UP scientist joins call to protect Southern Ocean

The Southern Ocean around Antarctica needs urgent protection – for the sake of the rest of the world. This marine wilderness is threatened by climate change and commercial fisheries, says University of Pretoria (UP) macro-ecologist Dr Luis Pertierra, an expert on the natural value of the Antarctic.

He has added his voice to that of other leading international researchers who want formal marine-protected areas and fishing bans for Earth’s most southern waters. He is also urging other scientists and conservation practitioners to add their voices to the call by signing a petition under the banner “Scientists uniting to protect Antarctica’s ocean”.

Dr Pertierra, of UP’s Department of Plant and Soil Sciences, has co-authored a newly released policy forum titled ‘Protect global values of the Southern Ocean ecosystem’ in the leading Science journal. In addition to being a macro-ecologist, Dr Pertierra is also a bio-geographer who studies how changes in the polar regions affect the world at large, especially the biodiversity found on land.

UP alumnus Prof Steven Chown of Monash University in Australia was another co-author of the paper. He is Director of the Securing Antarctica’s Environmental Future project and former president of the international Scientific Committee on Antarctic Research.

The policy is being put forward to coincide with high-level conservation-related policy discussions in Hobart, Australia, at the 41st meeting of the Commission for the Conservation of Antarctic Marine Living Resources. The commission is an arm of the Antarctic Treaty system, which is responsible for managing marine living resources in the Southern Ocean.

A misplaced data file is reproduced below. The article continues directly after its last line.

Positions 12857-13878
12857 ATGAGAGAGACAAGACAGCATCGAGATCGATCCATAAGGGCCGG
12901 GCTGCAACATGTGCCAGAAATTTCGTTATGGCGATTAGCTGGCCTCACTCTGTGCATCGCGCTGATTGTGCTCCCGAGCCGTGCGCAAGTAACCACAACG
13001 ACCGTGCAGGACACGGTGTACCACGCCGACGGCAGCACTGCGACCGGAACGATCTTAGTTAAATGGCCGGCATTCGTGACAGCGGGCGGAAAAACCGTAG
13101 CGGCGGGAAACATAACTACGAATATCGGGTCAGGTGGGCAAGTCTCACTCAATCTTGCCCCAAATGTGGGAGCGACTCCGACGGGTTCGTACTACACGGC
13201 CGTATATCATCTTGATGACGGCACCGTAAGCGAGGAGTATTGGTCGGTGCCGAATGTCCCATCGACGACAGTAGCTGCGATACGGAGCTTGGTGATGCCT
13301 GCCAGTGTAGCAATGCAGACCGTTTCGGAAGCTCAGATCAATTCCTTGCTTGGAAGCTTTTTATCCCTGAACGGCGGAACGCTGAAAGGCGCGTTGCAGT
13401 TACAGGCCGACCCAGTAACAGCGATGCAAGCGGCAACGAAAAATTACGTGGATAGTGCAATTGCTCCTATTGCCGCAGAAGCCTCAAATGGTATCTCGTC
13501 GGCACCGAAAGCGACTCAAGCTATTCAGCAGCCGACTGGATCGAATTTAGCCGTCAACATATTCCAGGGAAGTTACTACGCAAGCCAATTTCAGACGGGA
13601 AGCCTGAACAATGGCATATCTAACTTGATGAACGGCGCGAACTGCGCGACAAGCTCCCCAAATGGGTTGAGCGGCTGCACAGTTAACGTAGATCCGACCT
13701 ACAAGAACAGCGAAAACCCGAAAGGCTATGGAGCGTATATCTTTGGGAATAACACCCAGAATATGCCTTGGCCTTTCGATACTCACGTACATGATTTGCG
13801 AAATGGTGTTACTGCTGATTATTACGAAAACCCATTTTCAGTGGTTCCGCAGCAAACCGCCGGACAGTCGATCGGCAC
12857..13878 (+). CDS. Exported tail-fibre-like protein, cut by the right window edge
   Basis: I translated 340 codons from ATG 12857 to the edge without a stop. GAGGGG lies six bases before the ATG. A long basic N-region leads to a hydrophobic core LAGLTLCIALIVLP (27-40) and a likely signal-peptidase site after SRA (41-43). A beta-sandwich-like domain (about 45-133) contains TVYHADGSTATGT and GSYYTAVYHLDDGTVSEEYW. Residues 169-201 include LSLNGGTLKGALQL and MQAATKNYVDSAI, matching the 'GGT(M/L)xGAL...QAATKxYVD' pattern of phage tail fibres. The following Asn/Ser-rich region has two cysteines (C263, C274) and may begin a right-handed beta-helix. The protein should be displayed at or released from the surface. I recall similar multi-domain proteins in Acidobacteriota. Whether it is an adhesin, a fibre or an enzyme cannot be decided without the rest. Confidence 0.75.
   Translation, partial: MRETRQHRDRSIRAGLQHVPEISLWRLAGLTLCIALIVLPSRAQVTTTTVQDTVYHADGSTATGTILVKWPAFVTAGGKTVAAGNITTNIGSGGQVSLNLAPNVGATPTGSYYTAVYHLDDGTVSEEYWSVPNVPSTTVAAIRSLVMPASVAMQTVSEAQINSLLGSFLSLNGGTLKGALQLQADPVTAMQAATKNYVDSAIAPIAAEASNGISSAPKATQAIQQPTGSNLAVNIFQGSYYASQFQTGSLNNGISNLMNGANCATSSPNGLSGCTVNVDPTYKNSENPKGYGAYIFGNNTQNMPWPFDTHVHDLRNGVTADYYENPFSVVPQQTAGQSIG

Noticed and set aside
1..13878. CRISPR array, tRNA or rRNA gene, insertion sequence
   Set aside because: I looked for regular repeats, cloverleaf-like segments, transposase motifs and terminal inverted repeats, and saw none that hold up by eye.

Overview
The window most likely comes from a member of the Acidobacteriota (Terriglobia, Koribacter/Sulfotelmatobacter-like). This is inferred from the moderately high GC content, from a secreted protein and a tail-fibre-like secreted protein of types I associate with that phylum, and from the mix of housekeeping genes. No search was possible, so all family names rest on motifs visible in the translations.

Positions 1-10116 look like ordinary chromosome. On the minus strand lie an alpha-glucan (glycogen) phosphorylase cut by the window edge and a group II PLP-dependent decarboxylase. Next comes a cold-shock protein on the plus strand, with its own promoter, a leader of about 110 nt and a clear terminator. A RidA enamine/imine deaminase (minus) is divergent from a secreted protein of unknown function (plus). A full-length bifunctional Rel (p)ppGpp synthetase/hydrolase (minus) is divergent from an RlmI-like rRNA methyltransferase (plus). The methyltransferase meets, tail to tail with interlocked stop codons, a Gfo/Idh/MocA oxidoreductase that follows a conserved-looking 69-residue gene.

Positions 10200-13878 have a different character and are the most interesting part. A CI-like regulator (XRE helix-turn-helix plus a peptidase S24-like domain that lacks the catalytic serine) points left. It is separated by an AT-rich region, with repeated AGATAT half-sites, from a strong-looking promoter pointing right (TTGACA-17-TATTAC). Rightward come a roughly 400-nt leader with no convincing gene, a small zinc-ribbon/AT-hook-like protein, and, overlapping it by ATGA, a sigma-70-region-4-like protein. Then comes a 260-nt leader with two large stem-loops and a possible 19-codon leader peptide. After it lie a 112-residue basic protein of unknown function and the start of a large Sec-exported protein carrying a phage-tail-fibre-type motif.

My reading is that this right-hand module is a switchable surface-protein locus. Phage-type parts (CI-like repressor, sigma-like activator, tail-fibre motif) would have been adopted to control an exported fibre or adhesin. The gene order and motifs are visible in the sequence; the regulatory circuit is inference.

The Southern Ocean contains about 10% of the world’s sea water. It is of global importance because, among others, it has immense wilderness and ecological value within the planet’s system at large, and plays a critical role in climate regulation and carbon storage.

“People do not appreciate how important it is to us,” says Dr Pertierra, who recently led a global assessment of the state of ecosystem services in Antarctica, their value for the world and how these services can be managed into the future.

Antarctic waters affect Earth’s climate, moderate sea level, and play a strong role in global ocean circulation and nutrient cycling. The waters disproportionately absorb or capture carbon dioxide and heat being produced elsewhere in the world. The Southern Ocean therefore helps to regulate temperatures and climates. It buffers the rest of the world from the impacts of climate change, such as rising sea levels, which can influence the livelihood of people living in coastal areas.

The Southern Ocean also plays an important role in oxygen production, while its food web supports iconic animals such as whales and penguins.